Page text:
9. Just to add: I tried disabling items in the OSD one by one while I monitored latency using LatencyMon. Eventually I removed all items leaving only the date but it didn't help. Doesn't Aida64 automatically stop monitoring the sensors that are not selected, or does that require closing the Preferences window first (I was removing the items one by one and then clicking Apply)? Otherwise, the only thing that seems to work is hiding the OSD or exiting Aida64.
  10. Hey Fiery! Not sure if this issue belongs here, but after installing the latest Windows 10 update (KB4517389 & KB4524100) I started noticing a general 'sluggishness' of the system (an Intel 9900K @5Ghz with an Nvidia 2080TI GPU and an Asus Formula XI Maximus motherboard) plus occasional video stutter and audio drop outs. This prompted me to run LatencyMon which showed me the system was running in the red almost constantly (3000 - 5000us + interrupt to process latency). The culprits seemed to be dxgkrnl.sys (highest reported ISR routine execution time) and the Nvidia Windows Kerne
  11. Thanks, Fiery! One last thing: AIDA64 seems to be under-reporting the temperature for my Crucial MX500 1TB SATA SSD (CT1000MX500SSD1). For instance, it currently reports 23ºC which is impossible since ambient temperature is 26ºC. Downloaded Crucial's own Storage Executive to figure this out and there the temperature is reported as a more believable (considering the drive has been idle) 28ºC - so there seems to be a -5ºC offset between real temperature and what AIDA64 is reporting. If it helps, in the AIDA64 SMART values page, C2 Enclosure Temperature currently has a Value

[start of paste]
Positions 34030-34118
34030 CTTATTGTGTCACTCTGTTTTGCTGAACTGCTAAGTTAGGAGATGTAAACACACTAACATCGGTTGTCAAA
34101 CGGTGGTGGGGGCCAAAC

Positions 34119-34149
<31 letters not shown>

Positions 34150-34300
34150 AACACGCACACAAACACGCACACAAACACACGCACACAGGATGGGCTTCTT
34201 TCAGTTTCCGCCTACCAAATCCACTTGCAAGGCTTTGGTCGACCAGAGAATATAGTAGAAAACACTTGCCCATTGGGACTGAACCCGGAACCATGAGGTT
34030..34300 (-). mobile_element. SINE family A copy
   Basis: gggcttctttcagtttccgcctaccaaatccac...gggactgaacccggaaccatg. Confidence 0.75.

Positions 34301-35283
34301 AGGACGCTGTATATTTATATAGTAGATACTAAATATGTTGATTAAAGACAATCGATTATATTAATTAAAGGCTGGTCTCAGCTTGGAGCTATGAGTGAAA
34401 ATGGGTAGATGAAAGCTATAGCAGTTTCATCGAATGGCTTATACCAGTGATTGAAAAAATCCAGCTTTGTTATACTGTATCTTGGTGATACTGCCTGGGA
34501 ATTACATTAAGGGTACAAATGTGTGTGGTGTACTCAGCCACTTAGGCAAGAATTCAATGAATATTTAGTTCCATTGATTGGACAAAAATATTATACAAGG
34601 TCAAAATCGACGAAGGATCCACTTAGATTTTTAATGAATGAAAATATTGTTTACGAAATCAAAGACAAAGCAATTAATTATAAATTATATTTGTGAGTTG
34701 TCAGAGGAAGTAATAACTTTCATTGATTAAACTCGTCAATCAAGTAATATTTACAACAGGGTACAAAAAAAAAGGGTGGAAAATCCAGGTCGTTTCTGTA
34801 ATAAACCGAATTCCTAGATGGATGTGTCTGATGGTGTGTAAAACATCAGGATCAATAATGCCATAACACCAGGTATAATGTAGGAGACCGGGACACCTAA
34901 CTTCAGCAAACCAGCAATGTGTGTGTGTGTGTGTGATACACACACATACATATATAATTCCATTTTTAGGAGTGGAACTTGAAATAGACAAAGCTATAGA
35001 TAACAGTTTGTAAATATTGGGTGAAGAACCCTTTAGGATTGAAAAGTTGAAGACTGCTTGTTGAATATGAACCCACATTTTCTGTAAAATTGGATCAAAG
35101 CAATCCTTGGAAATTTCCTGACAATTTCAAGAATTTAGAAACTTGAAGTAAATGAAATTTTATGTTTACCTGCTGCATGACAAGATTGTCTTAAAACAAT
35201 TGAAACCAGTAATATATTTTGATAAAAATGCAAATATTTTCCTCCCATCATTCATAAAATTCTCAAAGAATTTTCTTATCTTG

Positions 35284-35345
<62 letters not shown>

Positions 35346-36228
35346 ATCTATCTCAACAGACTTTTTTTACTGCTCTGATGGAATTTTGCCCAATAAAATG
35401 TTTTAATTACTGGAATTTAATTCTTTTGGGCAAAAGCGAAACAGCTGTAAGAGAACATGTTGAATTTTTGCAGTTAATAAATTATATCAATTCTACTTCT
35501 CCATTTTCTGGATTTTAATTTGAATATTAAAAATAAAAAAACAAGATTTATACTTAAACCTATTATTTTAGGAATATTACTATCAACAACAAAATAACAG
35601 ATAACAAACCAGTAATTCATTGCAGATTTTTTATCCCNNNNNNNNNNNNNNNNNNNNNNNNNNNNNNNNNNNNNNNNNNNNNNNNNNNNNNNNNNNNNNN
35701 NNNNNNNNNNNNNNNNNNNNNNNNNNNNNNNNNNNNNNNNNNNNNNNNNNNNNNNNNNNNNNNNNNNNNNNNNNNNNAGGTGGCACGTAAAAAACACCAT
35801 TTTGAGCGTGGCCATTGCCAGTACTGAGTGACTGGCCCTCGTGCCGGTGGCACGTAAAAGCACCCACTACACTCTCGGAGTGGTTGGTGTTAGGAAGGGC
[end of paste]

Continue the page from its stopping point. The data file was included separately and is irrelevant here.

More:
12. Alas, it seems you were right, Fiery. I didn't explicitly set any of the drives to sleep (I had the option to 'Turn off hard disks' set to 'Never' in Power Options) but it seems there were indeed other power saving 'tricks' (as you very well call them) afoot. Setting PCI Express -> Link State Power Management to Off solved the problem of my M2 and NVMe PCIe drives disappearing. However, the Crucial SATA SSD still disappears from the list from time to time and, unlike what I had previously stated above (sorry) browsing it in My Computer *does* bring it back to life in the OSD,
  13. Hmm... none of the drives are set to sleep when not in use, and they remain available if I go to 'My Computer' and browse through them (and still entries with temps for that drive are not displayed in AIDA64). Anyway, I'll try to find a 'trigger' for some of the drives disappearing from the OSD, this is a brand new Windows 10 system and I am still getting used to it. As for the drive label mix-ups, you could perhaps solve the problem by internally storing the original drive name (as well as the edited name) in each entry in the list. When AIDA64 re-enumerates the drives, the 'hidden' orig
  14. Ok, something else I *just* noticed: If I run HWINFO64, *all* the missing drive temperatures return immediately to the AIDA64 OSD right after HWINFO64 initializes (it says 'flushing buffers' on the splash screen just before this).
×
×
  • Create New...